This pastoral solicitude leads St John to show solidarity with the joy and affliction of Christians of his day. His consoling words come from someone who well knows (because he has learned it from Jesus and later from his own experience) that fidelity to the Gospel calls for self-denial and even martyrdom. Communion and solidarity are wonderful features of the mystical body of Christ: they stem from the fact that all Christians are united to each other and to Jesus Christ, the head of that body which is the Church (cf. Col 1:18; Eph 4:16; etc.). The visionary of Patmos clearly has tremendous love for Christ and for the Church. We should remember that "charity more than any other virtue unites us closely with Christ, and it is the heavenly ardor of this love which has caused so many sons and daughters of the Church to rejoice in suffering contumely for his sake, joyfully to meet and overcome the severest trials, and even to shed their blood and die for him" (Pius XII, "Mystici Corporis", 33).
From the very start of his public ministry our Lord foretold how much his followers would have to suffer for his sake. For example, in the Sermon on the Mount, he said, "Blessed are you when men revile you and persecute you and utter all kinds of evil against you falsely on my account. Rejoice and be glad, for your reward is great in heaven, for so men persecuted the prophets who were before you" (Mt 5:11-12).
"The Lord's day": the "dies Dominica", Sunday, the day which the Church, ever since the apostolic age, keeps as its weekly holy day in place of the Jewish sabbath, because it is the day on which Jesus rose from the dead: "on this day Christ's faithful are bound to come together into one place. They should listen to the word of God and take part in the Eucharist, thus calling to mind the passion, resurrection, and glory of the Lord Jesus, and giving thanks to God by whom they have been begotten 'anew through the resurrection of Christ from the dead, unto a living hope' (1 Pet 1:3)" (Vatican II, "Sacrosanctum Concilium", 106). This day should be sanctified by attending Mass and also by giving time to other devotions, rest, and activities which help build up friendship with others, especially in the family circle.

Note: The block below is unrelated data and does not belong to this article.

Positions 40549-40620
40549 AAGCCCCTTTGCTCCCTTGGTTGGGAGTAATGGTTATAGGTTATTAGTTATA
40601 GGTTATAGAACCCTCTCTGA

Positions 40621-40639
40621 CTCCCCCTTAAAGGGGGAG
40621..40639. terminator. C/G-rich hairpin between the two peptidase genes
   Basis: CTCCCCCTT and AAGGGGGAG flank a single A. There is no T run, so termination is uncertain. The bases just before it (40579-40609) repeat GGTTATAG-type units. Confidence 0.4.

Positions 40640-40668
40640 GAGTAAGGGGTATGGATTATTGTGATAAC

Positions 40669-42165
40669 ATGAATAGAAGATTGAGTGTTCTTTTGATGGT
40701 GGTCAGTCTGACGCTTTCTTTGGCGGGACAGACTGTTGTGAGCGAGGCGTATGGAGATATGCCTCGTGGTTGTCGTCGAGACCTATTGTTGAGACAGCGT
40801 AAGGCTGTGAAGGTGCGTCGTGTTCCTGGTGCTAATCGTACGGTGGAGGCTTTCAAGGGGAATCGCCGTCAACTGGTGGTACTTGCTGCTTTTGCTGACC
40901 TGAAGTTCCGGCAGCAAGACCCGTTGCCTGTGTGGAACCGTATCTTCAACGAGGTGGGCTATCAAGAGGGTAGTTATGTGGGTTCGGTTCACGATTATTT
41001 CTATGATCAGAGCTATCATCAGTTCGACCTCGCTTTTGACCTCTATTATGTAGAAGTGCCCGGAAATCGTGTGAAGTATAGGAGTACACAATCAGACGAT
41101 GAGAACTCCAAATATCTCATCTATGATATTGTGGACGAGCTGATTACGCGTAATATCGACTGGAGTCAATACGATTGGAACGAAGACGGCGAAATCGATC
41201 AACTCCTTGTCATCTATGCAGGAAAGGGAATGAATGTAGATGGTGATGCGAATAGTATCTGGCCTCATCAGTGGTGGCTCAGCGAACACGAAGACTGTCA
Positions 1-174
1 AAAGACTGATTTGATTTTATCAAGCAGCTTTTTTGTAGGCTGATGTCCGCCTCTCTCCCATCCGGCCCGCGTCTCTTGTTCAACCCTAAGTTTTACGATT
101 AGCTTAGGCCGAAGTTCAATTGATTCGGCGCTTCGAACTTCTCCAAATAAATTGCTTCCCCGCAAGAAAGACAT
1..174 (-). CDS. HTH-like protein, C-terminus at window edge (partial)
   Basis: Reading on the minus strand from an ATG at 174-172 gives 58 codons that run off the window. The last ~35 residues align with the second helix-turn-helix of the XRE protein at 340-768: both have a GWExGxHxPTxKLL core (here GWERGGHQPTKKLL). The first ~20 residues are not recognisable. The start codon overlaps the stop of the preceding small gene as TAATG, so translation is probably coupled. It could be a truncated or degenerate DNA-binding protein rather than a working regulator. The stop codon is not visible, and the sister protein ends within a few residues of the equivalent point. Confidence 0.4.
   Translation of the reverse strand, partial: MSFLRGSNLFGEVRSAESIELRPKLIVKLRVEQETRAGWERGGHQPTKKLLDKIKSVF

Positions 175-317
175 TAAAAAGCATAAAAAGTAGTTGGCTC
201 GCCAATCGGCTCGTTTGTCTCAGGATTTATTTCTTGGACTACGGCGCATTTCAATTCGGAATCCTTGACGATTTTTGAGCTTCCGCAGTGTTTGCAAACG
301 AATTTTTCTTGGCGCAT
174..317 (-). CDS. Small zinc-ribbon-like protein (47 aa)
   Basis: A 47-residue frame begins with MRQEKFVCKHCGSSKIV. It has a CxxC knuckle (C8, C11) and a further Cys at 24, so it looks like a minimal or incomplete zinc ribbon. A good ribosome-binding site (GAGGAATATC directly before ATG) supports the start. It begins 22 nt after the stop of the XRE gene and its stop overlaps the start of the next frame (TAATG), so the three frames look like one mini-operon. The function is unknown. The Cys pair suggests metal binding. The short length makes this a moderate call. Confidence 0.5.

12-16. The lampstands in this first vision symbolize the churches at prayer; they remind us of the seven-branched candlestick (the "menorah") which used to burn in the temple of Jerusalem and which is described in detail in Exodus 25:31-20. In the midst of the candlestick, as if guarding and governing the churches, a mysterious figure appears, in the form of a man. The expression "son of man" originates in Daniel 7:14 where, as here, it refers to someone depicted as Judge at the end of time. The various symbols used indicate his importance. His "long robe" shows his priesthood (cf. Ex 28:4; Zech 3:4); the golden girdle, his kingship (cf. 1 Mac 10:89); his white hair, his eternity (cf. Dan 7:9); his eyes "like a flame of fire" symbolize his divine wisdom (cf. Rev 2:23), and his bronze feet his strength and stability.